Herein, there is shown the example in which the curve portions 704 a and 704 b have the same curvature. However, the curvatures are not necessarily required to be the same. Namely, the second part 3 b may have asymmetry with respect to the second straight line 64.

Incidentally, in this embodiment, the pinned layer 1 and the tunnel insulation layer 2 also have the planar shape shown in FIG. 5. However, the present invention is not particularly limited to this embodiment. For example, the following shape is also acceptable: only the recording layer 3 is formed in such a manner as to have a curve portion; and the pinned layer 1 and the tunnel insulation layer 2 are formed so that the planar shape is a rectangle, and further are formed so as to be larger than the recording layer 3 in a plan view. Namely, the tunnel insulation layer 2 and the pinned layer 1 may have the same planar shape as that of the recording layer 3. Alternatively, they may have a given planar shape having a larger area than that of the recording layer 3, inclusive of the planar shape of the recording layer 3.

FIG. 6 is an explanatory view of the position of the magnetic memory element MM in Embodiment 1 of the present invention, and a perspective plan view of the magnetic memory element MM. Mainly referring to FIG. 6, with the first axis AW as the central axis, the write line WT has a portion extending along the axis. With the second axis BW as the central axis, the bit line BL has a portion extending along the axis. The magnetic memory element MM is arranged so that the easy-axis 91 (FIG. 5) is roughly parallel with the first axis AW. Namely, the magnetic memory element MM is arranged so that the longitudinal direction is roughly parallel with the direction of extension of the write line WT. Whereas, the magnetic memory element MM is arranged so that the direction of hard-axis of the magnetic memory element MM is roughly parallel with the second axis BW. In this embodiment, the write line WT and the bit line BL are formed so that their respective directions of extension are roughly perpendicular to each other.

(Operation of Memory Cell)

Then, the operation of a memory cell will be described.

Referring to FIG. 2, the read operation is performed in the following manner. A prescribed electric current is made to flow through the magnetic memory element MM of a specific memory cell. Thus, the difference in resistance value due to the orientation of magnetization is detected. First, the selection transistor TR of a specific memory cell is set in ON state. Thus, a prescribed sense signal is transferred from the bit line BL through the specific magnetic memory element MM to the source line SL via the coupling members 18, 16, and 14, and the selection transistor TR.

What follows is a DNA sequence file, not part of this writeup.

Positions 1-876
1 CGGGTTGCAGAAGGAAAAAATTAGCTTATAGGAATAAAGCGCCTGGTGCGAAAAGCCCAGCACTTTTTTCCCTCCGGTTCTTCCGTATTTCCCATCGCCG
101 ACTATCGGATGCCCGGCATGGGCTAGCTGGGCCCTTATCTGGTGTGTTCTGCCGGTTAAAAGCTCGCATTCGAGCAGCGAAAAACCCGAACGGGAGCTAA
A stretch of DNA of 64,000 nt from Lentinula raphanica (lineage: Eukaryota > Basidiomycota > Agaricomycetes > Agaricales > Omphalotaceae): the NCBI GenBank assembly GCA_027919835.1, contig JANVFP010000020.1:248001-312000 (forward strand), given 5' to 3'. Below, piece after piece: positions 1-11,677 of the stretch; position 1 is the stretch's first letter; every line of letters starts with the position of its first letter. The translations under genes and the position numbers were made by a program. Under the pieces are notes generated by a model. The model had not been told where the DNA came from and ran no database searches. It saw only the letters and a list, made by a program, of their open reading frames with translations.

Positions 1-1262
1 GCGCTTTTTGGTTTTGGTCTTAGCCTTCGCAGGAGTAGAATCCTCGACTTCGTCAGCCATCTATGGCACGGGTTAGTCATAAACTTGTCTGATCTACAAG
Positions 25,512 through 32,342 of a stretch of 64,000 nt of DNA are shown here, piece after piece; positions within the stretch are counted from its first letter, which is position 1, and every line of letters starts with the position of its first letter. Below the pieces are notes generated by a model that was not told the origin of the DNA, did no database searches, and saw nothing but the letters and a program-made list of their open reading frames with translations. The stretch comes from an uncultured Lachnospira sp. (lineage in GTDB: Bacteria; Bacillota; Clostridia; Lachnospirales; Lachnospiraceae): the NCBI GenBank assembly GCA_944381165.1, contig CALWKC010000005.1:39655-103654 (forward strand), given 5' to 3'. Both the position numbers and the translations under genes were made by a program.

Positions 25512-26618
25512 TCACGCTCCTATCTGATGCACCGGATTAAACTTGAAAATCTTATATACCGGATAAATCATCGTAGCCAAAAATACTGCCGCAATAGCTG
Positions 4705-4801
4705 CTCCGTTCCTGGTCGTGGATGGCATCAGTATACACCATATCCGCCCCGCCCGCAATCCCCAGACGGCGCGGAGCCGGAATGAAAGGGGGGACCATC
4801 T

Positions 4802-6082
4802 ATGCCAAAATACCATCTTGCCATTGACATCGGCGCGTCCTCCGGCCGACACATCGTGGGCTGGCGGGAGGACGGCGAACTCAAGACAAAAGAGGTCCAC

At this step, when the orientations of magnetization of the recording layer 3 and the pinned layer 1 in the magnetic memory element MM are the same orientation (parallel), the resistance value is relatively low. When the orientations of magnetization of the recording layer 3 and the pinned layer 1 are opposite to each other (anti-parallel), the resistance value is relatively high. The tunneling magnetoresistive effect element has the following characteristics: when respective magnetization directions of the recording layer 3 and the pinned layer 1 are parallel with each other, the resistance value becomes small; and when respective magnetization directions of the recording layer 3 and the pinned layer 1 are anti-parallel with each other, the resistance value becomes large.

As a result, when the orientations of magnetization of the magnetic memory element MM are parallel with each other, the intensity of the sense signal flowing through the source line SL is larger than the signal intensity of a prescribed reference memory cell. On the other hand, when the orientations of magnetization of the magnetic memory element MM are anti-parallel with each other, the intensity of the sense signal is smaller than the signal intensity of a prescribed reference memory cell. Thus, whether the information written in a specific memory cell is “0” or “1” is judged based on whether the intensity of the sense signal is larger or smaller than the signal intensity of the prescribed reference memory cell.